Confronting our Past
A few years ago, Anna Brzyska, a resident of Krakow, visited her in-laws in Brzesko and became appalled at the condition of the Jewish cemetery. She took it upon herself to begin transforming the cemetery into a place that honors the deceased, identifies and commemorates the mass graves, and allows the descendants of the survivors to research their family histories.
On May 20, the students arrived in Brzesko and immediately went to work at the cemetery. Here, they helped prepare it for the Foundation’s upcoming documentation work. Much of this involved cleaning around the graves and removing substantial brush to make matzevot accessible for indexing and geolocation. Our group partnered with the local high school. They attended a workshop addressing questions about cultural differences and connections and spent time cleaning the cemetery together and just bonding with one another.
Additionally, our students learned about the history of Brzesko and its Jewish community, including visiting the regional museum’s exhibition on Brzesko Jews. Anna documented nearly 2500 Brzesko Jews murdered in the Holocaust. The museum displays their names (and additional information, when available) in a small memorial listing and in a digital interface.
A highlight of our time in Brzesko was meeting a 91-year-old Holocaust survivor, Dov Landau. Born in Brzesko in 1928 to an Orthodox Jewish family, Dov is the oldest of four brothers. In 1941, synagogues in Brzesko were set ablaze and all males aged 13 and above were forced to labor for the German war effort. About a thousand people – including his mother and a brother – were rounded up and transported to an unknown destination, never to be heard from again.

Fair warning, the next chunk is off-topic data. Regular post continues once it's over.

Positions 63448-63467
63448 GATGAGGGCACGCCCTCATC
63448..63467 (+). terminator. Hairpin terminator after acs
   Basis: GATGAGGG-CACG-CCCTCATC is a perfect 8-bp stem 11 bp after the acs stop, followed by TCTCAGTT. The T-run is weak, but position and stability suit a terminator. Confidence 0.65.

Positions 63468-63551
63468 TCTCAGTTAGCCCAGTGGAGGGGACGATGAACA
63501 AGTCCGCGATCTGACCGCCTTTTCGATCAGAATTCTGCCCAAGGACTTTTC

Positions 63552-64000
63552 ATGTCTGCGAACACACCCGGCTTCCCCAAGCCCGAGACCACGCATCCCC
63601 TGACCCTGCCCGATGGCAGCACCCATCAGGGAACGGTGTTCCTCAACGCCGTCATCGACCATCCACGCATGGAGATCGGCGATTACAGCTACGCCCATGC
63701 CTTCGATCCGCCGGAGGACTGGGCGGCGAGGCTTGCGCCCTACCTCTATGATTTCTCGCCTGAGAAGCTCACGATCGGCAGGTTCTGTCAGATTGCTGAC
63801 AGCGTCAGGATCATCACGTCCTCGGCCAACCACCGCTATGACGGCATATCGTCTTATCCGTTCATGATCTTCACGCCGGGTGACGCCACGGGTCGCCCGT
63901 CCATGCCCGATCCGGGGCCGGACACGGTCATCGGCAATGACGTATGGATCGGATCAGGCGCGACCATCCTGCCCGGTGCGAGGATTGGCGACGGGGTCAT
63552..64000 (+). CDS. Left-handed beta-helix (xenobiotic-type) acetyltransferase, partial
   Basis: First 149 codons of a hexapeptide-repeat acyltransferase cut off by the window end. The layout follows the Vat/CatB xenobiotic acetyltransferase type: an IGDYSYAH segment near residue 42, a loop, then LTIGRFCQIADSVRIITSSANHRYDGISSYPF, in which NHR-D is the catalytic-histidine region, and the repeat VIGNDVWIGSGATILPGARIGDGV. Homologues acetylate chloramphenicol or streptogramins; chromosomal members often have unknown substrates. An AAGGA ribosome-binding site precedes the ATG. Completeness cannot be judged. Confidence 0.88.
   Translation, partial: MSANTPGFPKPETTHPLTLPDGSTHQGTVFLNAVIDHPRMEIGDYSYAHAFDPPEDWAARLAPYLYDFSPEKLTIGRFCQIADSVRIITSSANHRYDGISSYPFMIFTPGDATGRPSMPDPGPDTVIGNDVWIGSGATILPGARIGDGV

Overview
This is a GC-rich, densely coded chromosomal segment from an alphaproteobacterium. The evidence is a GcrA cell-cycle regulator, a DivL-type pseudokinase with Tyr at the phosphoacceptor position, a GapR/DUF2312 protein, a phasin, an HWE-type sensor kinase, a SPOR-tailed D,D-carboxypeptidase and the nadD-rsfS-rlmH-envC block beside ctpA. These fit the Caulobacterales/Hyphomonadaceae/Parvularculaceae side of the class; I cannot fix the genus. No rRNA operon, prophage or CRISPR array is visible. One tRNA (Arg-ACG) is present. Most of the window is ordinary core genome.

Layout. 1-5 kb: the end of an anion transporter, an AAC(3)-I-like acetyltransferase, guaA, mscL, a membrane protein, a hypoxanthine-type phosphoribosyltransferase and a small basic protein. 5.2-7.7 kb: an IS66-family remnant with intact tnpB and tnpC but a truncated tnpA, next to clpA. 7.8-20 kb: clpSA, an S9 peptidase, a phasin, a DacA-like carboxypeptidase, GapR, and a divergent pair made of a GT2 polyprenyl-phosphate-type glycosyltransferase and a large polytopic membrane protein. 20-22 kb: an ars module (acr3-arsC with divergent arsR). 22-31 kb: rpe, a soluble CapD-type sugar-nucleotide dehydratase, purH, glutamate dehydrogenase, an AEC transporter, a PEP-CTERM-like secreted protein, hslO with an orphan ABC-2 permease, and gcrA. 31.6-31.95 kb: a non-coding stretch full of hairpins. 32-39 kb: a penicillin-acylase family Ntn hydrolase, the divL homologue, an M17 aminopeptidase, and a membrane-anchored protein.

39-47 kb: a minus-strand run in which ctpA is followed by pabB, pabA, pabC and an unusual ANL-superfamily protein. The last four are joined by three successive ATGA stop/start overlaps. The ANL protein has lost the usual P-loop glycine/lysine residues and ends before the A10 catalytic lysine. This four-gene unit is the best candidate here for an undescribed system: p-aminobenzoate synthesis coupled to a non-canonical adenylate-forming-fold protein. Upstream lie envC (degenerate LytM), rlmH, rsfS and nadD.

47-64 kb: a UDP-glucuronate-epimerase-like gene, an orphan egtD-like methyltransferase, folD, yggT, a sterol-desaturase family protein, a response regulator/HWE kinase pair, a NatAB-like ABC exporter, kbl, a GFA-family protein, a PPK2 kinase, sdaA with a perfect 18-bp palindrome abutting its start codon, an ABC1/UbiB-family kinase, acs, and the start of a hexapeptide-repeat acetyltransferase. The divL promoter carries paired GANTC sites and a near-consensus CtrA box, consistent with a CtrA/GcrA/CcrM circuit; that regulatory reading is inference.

Dov spent the next three years in many concentration and labor camps: Szebnie labor camp, Auschwitz-Birkenau, Gross-Rosen and Buchenwald.
On April 1945, at age 17, the American troops arrived and liberated him from Buchenwald. Following the war, Dov went to what would become the State of Israel and later fought in the Israeli War of Independence. During his army service, he experienced capture and imprisonment in Jordan for 11 months. He married and started a family and has been speaking about his experience for over half a century. We were fortunate to have the opportunity to spend time with him.
This second year of the project strengthened our partnerships and connected US and Polish students through the work of preserving the memory of the Jewish community in a small Polish town. As one local partner commented,
“This project is not only about Jews who used to live in Brzesko, it’s also about educating young people in the most important values and giving back to the city the part of its history which was almost forgotten.”
The trip proved essential in affording students the opportunity to travel to Poland, engage in meaningful dialogue across borders and contribute to the ongoing preservation of Jewish history in Poland.
The project has generated local interest and strong local support in Brzesko, where Mayor Tomasz Latocha hosted the students at the Goetz Palace for dinner and discussion about the project and ongoing cooperation after the student group returns to the US.
This program was made possible by a generous grant from the Blumenthal Foundation.